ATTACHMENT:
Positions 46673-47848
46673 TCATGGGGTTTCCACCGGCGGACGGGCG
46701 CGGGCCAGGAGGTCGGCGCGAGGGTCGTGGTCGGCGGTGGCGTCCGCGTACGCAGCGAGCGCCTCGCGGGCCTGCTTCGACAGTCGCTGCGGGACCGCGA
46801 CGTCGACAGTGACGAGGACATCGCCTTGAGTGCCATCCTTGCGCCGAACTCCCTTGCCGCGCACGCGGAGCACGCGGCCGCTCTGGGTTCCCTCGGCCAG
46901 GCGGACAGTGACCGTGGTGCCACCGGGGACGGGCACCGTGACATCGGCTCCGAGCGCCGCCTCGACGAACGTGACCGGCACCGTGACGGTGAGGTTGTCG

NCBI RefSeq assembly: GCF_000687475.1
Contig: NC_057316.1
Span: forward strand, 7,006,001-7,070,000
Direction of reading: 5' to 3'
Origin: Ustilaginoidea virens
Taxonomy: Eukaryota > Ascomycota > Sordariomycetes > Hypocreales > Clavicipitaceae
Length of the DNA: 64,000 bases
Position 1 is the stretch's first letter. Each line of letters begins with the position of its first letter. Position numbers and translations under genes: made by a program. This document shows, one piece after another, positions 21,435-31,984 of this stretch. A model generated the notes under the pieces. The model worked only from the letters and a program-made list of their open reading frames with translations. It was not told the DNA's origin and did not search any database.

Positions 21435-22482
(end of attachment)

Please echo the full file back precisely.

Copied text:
Positions 46673-47848
46673 TCATGGGGTTTCCACCGGCGGACGGGCG
46701 CGGGCCAGGAGGTCGGCGCGAGGGTCGTGGTCGGCGGTGGCGTCCGCGTACGCAGCGAGCGCCTCGCGGGCCTGCTTCGACAGTCGCTGCGGGACCGCGA
46801 CGTCGACAGTGACGAGGACATCGCCTTGAGTGCCATCCTTGCGCCGAACTCCCTTGCCGCGCACGCGGAGCACGCGGCCGCTCTGGGTTCCCTCGGCCAG
46901 GCGGACAGTGACCGTGGTGCCACCGGGGACGGGCACCGTGACATCGGCTCCGAGCGCCGCCTCGACGAACGTGACCGGCACCGTGACGGTGAGGTTGTCG

NCBI RefSeq assembly: GCF_000687475.1
Contig: NC_057316.1
Span: forward strand, 7,006,001-7,070,000
Direction of reading: 5' to 3'
Origin: Ustilaginoidea virens
Taxonomy: Eukaryota > Ascomycota > Sordariomycetes > Hypocreales > Clavicipitaceae
Length of the DNA: 64,000 bases
Position 1 is the stretch's first letter. Each line of letters begins with the position of its first letter. Position numbers and translations under genes: made by a program. This document shows, one piece after another, positions 21,435-31,984 of this stretch. A model generated the notes under the pieces. The model worked only from the letters and a program-made list of their open reading frames with translations. It was not told the DNA's origin and did not search any database.

Positions 21435-22482